While the telegenic Guillame Canet may get the top billing in this feature, Benoit Poelvoorde almost steals the show with his performance of the karate-obsessed Lenny. He’s droll and laughable when he poses with his nunchakus, but also so pitiable you can feel the depths of his sorrow during a dark moment in the film where he speaks with his conscience – who is none other than the legendary Jean Claude Van Damme. Actually, let me revise my previous claim. While telegenic Guillaume Canet may get the top billing and Benoit Poelvoorde almost steals the show with his all-rounded acting, Jean-Claude Van Damme actually steals the show with his cameo appearances as Lenny’s conscience. He may be known for his bad acting in a series of B-grade action movies in the 1990s, but here, Van Damme is perfectly cast and surprisingly eloquent. And entertaining.

Casting Mr Van Damme is a testimony to the audacity of the directors’ imagination, and their pitch-perfect comic sense. Ordinarily, spoof movies (Naked Gun, Scary Movie, etc.) are deemed good if 1 out of 3 jokes hit home. For Narco, all the jokes hit home and none fell flat. Now, that’s an achievement that an independent French film managed to score where Hollywood couldn’t.

Thursday, 30 March 2006

Ice Age: The Meltdown (2006)

More action and laughs for the kids than the first Ice Age. Everyone else: prepare to have your brain electronically simplified.

Three years ago, the march of the glaciers forced a herd of assorted animals to trudge southwards in Ice Age. Presumably that’s more than enough time for that ice age to end. In this sequel, Manny the mammoth, Sid the sloth, and Diego the Tiger begin another long journey to escape the flood that will most certainly happen when the glaciers melt.

The minor plot involves Manny, who was isolated from his mammoth herd in the previous movie. The long period spent at their isolated hideaway leads everyone to believe Manny is the last of his species. The mad rush towards higher ground offers Manny some reprieve from his depression as the trio chance upon a team of two opossums (Josh Leary and Sean William Scott) and Ellie, a female mammoth (Queen Latifah) who thinks she’s a opossum.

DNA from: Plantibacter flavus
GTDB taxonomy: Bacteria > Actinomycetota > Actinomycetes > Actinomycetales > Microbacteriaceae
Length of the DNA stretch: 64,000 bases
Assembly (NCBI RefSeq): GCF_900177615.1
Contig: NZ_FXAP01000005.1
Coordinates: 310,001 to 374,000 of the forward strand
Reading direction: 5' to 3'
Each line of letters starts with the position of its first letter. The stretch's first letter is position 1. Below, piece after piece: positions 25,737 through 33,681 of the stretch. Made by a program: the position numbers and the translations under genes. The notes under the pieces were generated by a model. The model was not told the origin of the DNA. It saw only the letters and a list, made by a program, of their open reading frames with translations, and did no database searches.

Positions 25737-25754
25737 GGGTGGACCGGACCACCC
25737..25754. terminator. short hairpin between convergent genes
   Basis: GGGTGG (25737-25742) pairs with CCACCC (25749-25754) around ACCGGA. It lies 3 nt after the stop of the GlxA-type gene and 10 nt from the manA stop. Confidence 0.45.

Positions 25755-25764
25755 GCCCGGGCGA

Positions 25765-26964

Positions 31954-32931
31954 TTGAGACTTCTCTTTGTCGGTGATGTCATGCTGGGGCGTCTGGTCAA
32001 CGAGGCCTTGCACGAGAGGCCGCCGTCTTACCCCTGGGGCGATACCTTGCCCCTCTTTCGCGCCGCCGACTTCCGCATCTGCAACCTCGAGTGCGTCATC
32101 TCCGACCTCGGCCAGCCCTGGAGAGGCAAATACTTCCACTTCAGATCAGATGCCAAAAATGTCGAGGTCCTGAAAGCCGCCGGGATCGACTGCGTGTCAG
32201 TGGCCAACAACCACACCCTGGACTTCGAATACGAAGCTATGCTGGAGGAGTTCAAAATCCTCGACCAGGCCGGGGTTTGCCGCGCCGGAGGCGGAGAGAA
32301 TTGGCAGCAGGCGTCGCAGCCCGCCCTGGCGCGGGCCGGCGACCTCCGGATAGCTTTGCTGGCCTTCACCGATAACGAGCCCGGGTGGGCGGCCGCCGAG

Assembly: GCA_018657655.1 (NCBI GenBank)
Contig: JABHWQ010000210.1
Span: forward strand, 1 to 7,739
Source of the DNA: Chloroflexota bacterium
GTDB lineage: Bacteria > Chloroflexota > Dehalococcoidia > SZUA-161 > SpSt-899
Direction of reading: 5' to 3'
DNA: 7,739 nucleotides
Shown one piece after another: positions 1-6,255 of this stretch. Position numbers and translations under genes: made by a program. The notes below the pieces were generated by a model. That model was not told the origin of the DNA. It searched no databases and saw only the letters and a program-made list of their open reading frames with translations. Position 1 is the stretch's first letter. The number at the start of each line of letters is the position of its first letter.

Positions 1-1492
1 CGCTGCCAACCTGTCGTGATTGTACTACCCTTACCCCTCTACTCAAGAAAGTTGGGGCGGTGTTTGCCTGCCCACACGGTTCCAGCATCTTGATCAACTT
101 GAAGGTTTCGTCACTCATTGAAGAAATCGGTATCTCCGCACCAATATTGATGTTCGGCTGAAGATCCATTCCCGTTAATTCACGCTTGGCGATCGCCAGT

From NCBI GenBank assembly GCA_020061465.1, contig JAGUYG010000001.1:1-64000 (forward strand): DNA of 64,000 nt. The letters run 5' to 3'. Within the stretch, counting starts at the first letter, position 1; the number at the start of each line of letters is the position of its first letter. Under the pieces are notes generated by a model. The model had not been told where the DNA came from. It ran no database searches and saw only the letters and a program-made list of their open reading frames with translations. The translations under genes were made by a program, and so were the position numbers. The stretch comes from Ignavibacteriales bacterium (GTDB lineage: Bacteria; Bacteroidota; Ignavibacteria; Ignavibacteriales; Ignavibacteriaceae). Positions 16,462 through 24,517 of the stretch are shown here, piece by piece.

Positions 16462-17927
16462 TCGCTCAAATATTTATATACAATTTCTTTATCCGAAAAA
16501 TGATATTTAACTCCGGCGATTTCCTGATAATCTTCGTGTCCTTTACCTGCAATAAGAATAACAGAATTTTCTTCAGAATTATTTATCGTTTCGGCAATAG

Will the herd of animals survive the flood? Will Manny manage to convince Ellie to repopulate the earth with mammoths? Will Scrat (yes, the squirrel rat is back as well) manage to get his acorn (and yes, the acorn is back as well) this time?

The high point of this Ice Age sequel: the animation is so energetic that hardly a second goes by without some object, or some character flying from one end of the screen to the other. It will captivate viewers below 6 years old, apparently the target audience of this movie. Most of the jokes have a strong visual element that will send tots squealing with laughter in the cinema.

What can the adults in the audience look forward to? Between the first and second Ice Age titles, all the dark humour and tension in the script seem to have gone out of the window. The first movie featured a tiger who was out to eat up his travelling companions, as well as digs at the ugly side of evolution (a la Ripley’s discovery of her earlier prototypes in Alien Resurrection). In the reprise, all characters are now cutesified, and the tension that made adults take an interest in the group are gone. The new, watered-down dialogue seems to be transplanted from a generic comedy, and these verbal cuts and parries are a far cry from the wordplay of the original movie.